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PPL Corp. Goes West in A Big Way

PPL Corp. Goes West in A Big Way

Pennsylvania-based PPL Corp. has recently taken on a "Go West" theme, as evidenced by its plans to build 1,800 MW of new electricity generation on the left coast at an estimated development cost of $900 million.

PPL's development subsidiary, PPL Global, LLC will build a 1,200 MW natural gas-fired plant in eastern Washington State at $600 million and a 600 MW peaking gas-fired facility in Pinal County, AZ for $300 million.

"These new power plants will expand our ability to provide much-needed electricity to customers in 14 Western states - and they will do so with clean-burning natural gas," said Paul T. Champagne, president of PPL Global, LLC. "The addition of these power plants will more than double PPL's generating capacity in the western U.S., a key region in PPL's development plans."

The company said it has entered an agreement with Northwest Power Enterprises to purchase Starbuck Power Co. LLC, which owns the rights for the proposed 1,200 MW plant. The facility, which is expected to be in service as early as 2004, will be called PPL Starbuck and will be located in Columbia County, WA, near the town of Starbuck. "PPL has the resources to follow through on this project, which will help alleviate the shortage of electricity in the Northwest," said Steven Strasser, CEO of Northwest Power.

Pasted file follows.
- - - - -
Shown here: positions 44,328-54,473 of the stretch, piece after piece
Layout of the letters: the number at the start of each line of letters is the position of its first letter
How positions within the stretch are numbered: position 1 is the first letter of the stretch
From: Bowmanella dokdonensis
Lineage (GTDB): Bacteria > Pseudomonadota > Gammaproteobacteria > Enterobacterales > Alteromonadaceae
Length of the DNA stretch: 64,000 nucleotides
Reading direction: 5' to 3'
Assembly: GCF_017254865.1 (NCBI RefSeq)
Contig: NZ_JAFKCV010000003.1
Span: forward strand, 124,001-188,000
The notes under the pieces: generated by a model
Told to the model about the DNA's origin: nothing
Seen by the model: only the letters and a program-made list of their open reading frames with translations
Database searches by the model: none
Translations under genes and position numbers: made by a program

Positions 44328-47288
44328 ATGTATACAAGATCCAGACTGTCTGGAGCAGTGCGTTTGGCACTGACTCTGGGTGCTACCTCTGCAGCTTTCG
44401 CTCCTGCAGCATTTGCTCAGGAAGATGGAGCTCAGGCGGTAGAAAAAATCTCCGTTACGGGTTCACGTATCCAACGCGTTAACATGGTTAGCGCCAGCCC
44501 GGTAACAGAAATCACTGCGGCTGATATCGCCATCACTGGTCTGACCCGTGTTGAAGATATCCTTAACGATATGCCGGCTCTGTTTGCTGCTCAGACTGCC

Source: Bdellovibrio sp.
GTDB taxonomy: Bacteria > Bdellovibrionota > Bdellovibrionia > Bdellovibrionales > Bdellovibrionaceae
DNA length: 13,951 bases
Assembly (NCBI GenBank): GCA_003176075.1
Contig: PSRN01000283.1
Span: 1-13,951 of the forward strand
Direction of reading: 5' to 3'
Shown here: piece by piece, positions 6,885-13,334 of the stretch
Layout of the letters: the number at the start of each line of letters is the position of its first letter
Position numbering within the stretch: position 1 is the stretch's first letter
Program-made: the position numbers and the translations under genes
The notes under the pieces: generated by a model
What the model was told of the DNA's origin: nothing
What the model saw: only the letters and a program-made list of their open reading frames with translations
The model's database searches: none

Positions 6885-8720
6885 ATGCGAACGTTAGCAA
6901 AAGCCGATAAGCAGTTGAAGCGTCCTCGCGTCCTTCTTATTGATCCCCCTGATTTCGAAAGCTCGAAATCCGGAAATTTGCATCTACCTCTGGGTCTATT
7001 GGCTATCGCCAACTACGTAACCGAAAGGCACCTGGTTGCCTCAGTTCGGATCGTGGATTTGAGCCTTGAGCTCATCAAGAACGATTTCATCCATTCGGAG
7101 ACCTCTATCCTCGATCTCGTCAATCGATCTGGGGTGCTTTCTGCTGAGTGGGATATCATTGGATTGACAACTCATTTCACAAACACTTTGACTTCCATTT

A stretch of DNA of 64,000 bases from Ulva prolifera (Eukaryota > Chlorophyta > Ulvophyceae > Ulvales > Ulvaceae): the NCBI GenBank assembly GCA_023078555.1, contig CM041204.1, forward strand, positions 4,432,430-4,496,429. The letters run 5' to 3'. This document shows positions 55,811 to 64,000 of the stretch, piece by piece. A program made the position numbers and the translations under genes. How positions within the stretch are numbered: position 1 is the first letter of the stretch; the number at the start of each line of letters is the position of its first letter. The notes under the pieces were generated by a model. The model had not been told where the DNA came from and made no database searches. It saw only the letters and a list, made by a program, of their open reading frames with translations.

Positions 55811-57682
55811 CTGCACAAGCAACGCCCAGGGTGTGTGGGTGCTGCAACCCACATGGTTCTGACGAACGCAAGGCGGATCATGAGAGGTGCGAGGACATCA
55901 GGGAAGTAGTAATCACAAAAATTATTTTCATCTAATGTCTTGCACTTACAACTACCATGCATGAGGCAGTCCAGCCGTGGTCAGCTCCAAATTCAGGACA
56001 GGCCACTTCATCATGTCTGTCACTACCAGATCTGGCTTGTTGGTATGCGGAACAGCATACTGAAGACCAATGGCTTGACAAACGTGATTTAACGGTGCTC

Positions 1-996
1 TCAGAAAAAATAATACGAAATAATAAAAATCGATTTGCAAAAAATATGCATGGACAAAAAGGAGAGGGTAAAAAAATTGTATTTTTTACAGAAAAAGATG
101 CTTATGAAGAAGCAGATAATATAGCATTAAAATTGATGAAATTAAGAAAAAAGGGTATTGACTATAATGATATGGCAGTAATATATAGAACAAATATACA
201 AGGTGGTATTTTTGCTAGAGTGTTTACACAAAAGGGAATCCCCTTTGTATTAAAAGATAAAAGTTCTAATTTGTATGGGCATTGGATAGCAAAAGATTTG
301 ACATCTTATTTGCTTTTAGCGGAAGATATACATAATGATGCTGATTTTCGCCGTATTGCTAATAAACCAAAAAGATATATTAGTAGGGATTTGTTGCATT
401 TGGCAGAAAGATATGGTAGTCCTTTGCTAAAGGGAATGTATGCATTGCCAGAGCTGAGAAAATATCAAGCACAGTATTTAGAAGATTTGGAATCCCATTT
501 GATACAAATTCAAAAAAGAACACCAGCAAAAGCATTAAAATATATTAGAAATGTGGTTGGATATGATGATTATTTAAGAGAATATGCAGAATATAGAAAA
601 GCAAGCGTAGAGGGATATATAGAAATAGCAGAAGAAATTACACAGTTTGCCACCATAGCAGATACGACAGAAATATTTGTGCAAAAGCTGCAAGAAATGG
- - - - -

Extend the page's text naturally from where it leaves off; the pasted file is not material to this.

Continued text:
Champagne reported that the 600 MW Arizona plant named PPL Sundance is expected to be in service in time to meet the summer 2002 peak. The facility "is uniquely positioned to serve the growing demands of the Phoenix metropolitan area," said Champagne.

PPL plans to power the new facilities with General Electric gas-fired combustion turbines. In October, PPL acquired 30 turbines with the option to take up to an additional 36 units. The CEO said with the most recently announced facilities, the company would have to expand on its 30 turbine firm order.

With over 10,140 MW on the East Coast and 1,456 MW currently on the West Coast, Champagne said that the Arizona and Washington plants bring the company up to about two-thirds of the way to its objective of controlling 20,000 MW by the middle of this decade.

Alex Steis

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